Therefore, what do you do? You let go of your guilt. Jesus said, “Whoever rejects you rejects me” (Luke 10:16). Every parent is imperfect, but it is not your fault when a child rejects your training. Paul says, “Our struggle is not against flesh and blood, but . . . against the spiritual forces of evil in the heavenly realms” (Ephesians 6:12). Your children are in a battle against something far more powerful than you. Only Jesus can win them back. Jesus has taken away your guilt. Take joy in his rest (Matthew 11:28).
How do you witness?
Generally, children stray from God for three reasons: falling into a sin they do not want to give up, being influenced by scientific claims that call into question the truth of Scripture, or apathy. No matter what the situation, remember these points when you confront your children:
- Really listen. Listen before jumping in with God’s answer. Show that you are concerned not only with their salvation but also with understanding their struggles.
- Truly sympathize. Who can say they have not felt their hearts leading them away from God and his truth? Jeremiah 17:9 says, “The heart is deceitful above all things and beyond cure. Who can understand it?”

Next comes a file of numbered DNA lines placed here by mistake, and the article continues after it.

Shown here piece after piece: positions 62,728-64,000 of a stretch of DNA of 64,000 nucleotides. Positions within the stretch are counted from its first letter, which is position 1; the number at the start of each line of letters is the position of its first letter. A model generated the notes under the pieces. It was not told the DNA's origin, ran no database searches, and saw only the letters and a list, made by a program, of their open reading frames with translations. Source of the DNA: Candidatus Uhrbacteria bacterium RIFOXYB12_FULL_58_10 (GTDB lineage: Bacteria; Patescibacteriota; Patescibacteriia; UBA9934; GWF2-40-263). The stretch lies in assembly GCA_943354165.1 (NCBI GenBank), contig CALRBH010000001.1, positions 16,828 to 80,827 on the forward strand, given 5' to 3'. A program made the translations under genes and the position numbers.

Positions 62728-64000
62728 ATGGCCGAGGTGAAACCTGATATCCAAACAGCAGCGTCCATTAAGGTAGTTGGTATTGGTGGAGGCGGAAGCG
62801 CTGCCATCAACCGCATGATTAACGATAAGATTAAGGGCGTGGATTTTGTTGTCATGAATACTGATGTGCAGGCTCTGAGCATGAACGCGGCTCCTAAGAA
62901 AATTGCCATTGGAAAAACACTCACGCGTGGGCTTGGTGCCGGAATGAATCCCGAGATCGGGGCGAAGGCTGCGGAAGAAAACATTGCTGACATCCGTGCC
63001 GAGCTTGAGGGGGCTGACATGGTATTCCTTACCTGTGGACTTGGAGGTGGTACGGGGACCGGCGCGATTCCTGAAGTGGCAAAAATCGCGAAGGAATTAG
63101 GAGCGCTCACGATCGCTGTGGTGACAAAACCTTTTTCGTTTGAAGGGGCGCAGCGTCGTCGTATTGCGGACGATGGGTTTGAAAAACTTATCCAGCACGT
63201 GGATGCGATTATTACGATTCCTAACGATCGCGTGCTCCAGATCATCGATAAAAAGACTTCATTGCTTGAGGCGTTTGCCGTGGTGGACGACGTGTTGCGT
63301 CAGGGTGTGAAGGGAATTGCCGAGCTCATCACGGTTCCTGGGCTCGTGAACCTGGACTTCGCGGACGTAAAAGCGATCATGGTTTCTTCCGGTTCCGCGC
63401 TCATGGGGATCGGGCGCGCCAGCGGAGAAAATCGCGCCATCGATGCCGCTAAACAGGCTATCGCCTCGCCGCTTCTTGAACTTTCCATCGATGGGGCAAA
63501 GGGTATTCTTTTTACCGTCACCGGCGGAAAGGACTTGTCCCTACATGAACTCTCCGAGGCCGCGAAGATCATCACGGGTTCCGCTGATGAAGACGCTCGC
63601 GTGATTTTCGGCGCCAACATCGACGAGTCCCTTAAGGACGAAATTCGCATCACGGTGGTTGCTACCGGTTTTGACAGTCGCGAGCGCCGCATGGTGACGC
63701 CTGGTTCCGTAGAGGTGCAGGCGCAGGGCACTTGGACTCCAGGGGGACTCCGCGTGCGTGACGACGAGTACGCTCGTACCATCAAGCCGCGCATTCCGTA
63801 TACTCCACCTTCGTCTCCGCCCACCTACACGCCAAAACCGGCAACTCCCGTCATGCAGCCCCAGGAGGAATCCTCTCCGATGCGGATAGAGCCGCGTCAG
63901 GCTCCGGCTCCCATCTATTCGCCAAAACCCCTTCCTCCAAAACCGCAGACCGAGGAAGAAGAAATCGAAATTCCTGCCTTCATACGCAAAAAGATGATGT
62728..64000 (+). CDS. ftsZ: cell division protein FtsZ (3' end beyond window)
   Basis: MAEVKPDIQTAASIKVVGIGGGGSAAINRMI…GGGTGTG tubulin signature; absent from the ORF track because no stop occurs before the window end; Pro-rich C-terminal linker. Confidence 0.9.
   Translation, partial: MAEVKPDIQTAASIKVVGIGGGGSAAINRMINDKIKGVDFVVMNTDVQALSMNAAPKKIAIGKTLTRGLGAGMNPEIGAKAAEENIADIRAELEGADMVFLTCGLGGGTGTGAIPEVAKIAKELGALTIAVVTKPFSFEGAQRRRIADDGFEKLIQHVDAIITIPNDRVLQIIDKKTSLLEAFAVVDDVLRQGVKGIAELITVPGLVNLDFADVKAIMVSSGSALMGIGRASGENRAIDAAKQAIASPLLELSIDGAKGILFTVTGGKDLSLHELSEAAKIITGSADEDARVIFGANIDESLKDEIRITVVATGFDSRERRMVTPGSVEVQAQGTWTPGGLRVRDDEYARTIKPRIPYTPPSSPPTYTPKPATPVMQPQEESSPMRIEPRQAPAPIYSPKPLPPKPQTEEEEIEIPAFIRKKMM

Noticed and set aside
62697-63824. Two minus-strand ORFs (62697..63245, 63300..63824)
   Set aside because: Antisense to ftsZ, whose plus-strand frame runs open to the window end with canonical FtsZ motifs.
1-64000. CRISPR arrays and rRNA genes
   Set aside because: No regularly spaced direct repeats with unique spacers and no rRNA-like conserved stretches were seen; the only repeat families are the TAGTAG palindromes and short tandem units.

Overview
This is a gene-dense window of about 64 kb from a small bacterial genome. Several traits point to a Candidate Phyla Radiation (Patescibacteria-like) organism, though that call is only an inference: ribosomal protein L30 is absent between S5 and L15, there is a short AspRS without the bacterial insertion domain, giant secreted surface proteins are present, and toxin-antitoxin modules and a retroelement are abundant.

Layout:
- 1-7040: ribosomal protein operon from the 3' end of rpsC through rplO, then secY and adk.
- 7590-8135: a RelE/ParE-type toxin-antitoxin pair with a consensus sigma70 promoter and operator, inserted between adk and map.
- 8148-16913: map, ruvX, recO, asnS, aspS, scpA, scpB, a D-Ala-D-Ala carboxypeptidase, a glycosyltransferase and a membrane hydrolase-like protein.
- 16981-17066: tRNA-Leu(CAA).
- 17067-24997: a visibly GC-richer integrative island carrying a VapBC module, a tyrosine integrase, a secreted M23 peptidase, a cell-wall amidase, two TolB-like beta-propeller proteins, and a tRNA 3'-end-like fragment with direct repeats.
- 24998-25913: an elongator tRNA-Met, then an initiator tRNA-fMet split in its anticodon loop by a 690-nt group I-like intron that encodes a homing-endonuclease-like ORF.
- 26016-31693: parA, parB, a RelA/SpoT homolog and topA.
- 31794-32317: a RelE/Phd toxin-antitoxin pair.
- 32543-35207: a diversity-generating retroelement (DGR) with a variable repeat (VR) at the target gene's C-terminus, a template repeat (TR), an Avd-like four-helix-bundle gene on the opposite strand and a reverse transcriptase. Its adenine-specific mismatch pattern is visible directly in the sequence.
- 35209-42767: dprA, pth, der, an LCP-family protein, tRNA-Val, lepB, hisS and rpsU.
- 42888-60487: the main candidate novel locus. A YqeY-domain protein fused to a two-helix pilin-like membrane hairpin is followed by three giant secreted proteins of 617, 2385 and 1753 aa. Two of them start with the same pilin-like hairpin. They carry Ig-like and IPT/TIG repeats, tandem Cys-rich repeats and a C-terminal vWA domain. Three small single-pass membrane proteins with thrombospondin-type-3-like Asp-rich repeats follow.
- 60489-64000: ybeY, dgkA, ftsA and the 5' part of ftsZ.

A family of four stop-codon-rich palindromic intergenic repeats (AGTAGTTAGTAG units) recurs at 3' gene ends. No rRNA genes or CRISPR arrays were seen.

- Ask questions. Ask them questions to draw out their thinking both for your own understanding and to compel them to verbalize why they think about things the way they do.
- Always bring it back to Jesus’ love as the motivation. You may need to use reason to defend the Bible and Christianity if your children have been led astray by certain scientific claims. You may need to apply Matthew 18 if your children are trapped in a sin. If your children are apathetic, you may use C. S. Lewis’ argument that Jesus is either a lunatic, a liar, or your Lord. The only thing you cannot be is indifferent to him. No matter what, tell your children about the love of Jesus. It is the only thing that will change hearts. Lead your children to see that Jesus is their Savior and Lord. On the cross, Jesus loved your children to death, and he wants only the best for all his followers.
How often do you engage?